John W. Reiman   Ph.D.
Licensed Professional Counselor (L.P.C.)

Distressing Duty Experiences

Police officers, firefighters, paramedics and 911 dispatchers respond to emergency and critical incidents that frequently involve individual/multiple fatalities, children, threat to one's own life, etc. A single overwhelming incident or the cumulative effect of routine calls can impact a responder's well-being and functioning at home, at work, and in relationships. Despite our incredible resilience as human beings and ability to bounce back, there may be times when professional assistance is necessary to support enhanced understanding, coping and job performance.

What type of therapy do I provide?
My overarching goal in therapy is to assist clients in choice-fully responding rather than choice-lessly reacting in their lives, and to cease being captive to the experiences that cause them to seek help.

Counseling begins by establishing a sense of safety for the individual in the therapeutic relationship. I work in active partnership with each client in the development and implementation of a treatment plan and in continuously reviewing the effectiveness of our work.

Multiple modes of therapy and care are often necessary to achieve optimal results. In response to each client's needs and in conjunction with the client, one or a combination of modes may be utilized including:

  • EMDR (eye movement desensitization and reprocessing, explained in sections below)
  • Cognitive behavioral therapy (identifying and modifying faulty or distorted negative thinking styles and the maladaptive behaviors associated with those thinking styles);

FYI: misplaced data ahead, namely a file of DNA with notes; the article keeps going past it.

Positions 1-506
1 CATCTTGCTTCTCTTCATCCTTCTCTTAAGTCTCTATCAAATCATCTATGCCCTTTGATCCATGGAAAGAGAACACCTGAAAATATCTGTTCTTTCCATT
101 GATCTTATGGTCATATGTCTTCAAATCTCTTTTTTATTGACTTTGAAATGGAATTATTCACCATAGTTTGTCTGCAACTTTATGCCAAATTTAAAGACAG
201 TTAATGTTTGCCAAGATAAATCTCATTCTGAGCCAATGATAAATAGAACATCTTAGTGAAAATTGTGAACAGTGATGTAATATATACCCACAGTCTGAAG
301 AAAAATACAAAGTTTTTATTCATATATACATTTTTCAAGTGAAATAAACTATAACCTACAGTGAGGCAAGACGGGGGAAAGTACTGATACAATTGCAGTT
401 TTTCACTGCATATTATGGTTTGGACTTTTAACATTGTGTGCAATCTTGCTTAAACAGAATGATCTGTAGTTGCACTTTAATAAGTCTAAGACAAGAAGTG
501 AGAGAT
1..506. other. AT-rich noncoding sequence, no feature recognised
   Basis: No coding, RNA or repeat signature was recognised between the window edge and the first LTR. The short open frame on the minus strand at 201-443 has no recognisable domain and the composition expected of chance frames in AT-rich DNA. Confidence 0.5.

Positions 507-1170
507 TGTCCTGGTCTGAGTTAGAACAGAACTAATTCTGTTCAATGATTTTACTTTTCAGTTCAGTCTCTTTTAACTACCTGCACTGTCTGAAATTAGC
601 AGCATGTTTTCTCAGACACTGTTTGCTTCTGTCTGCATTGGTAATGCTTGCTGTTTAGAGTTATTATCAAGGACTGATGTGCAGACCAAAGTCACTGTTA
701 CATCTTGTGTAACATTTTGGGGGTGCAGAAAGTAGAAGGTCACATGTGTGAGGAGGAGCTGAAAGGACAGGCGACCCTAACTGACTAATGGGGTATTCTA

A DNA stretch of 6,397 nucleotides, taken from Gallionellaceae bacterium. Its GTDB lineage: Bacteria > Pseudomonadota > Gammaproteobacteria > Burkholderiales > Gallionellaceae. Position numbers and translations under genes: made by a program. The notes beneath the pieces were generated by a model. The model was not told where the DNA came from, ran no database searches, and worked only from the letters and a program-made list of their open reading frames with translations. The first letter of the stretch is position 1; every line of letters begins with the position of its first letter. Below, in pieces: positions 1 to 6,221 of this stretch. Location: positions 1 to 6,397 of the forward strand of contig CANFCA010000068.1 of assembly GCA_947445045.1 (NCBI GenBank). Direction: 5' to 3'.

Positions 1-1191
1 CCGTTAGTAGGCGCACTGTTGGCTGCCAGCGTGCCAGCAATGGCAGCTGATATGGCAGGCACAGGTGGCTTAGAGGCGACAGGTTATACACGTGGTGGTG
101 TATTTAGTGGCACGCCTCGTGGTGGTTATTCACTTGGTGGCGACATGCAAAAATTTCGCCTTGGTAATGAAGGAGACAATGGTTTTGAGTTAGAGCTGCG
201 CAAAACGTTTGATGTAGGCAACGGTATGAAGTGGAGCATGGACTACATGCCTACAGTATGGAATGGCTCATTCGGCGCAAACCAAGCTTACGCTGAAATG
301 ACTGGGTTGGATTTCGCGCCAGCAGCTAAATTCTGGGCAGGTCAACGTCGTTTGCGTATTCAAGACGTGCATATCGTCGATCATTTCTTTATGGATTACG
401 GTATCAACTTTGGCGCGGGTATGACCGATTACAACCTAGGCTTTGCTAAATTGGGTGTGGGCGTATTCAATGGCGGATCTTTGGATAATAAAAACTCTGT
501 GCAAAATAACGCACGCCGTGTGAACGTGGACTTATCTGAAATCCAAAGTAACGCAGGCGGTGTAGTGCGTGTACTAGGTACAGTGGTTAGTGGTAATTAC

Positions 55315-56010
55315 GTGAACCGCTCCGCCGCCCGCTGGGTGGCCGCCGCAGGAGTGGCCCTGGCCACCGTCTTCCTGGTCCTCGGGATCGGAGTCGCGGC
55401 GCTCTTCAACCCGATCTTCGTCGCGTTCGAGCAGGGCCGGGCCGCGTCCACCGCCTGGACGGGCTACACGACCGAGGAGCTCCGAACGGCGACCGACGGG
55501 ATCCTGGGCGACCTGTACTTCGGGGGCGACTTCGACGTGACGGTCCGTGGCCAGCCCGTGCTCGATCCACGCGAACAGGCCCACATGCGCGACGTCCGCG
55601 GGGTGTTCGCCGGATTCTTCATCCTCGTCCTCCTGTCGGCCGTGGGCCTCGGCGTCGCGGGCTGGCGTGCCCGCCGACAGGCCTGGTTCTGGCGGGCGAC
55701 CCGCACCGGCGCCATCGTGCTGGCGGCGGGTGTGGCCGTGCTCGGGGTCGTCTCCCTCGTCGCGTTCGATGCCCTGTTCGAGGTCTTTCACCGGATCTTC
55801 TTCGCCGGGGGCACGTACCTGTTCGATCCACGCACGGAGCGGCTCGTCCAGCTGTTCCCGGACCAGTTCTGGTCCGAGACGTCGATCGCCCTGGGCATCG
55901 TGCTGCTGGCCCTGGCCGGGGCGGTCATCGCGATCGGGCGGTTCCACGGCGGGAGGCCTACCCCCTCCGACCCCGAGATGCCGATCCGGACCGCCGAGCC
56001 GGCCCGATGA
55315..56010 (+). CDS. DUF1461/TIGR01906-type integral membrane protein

• Somatic experiencing (using body awareness at different levels to reprogram the body out of trauma states);
  • Mindfulness-based cognitive therapy (correcting automatic reactions by practice of noticing/accepting thoughts and feelings without judgment - vs. pushing away).

What is EMDR and what kinds of problems can it treat?
Eye Movement Desensitization and Reprocessing (EMDR) is a proven method of psychotherapy developed in 1987 by a psychologist, Dr. Francine Shapiro. It has evolved through contributions of therapists and researchers worldwide. Today, EMDR is a standardized protocol that incorporates elements of many different treatment approaches. Proven effective for post-traumatic stress, EMDR therapy can help clients replace their anxiety and fear with positive images, emotions and thoughts. Symptoms that can be helped by EMDR include:

  • High anxiety and lack of motivation
  • Depression
  • Memories of a traumatic experience
  • Fear of being alone
  • Unrealistic feelings of guilt and shame
  • Difficulty in trusting others
  • Relationship problems

How does EMDR work?
How any psychotherapy actually works in the brain remains largely unknown. When someone is very upset, however, their brain is unable to process information in its ordinary way. A moment of extreme upset can become 'frozen in time' and, when remembered, feel as bad as the first time because the original images, sounds, smells and feelings haven't changed. Such memories can have a lasting negative impact and interfere with the way a person experiences life. EMDR seems to help normal information processing resume, freeing a person to no longer relive the painful details each time the original event comes to mind. Disturbing material can be processed, and then experienced in a less distressing way. What happened is not forgotten, but is less upsetting. While other types of therapy have similar goals, EMDR seems similar to what happens during dreaming or REM (rapid eye movement) sleep.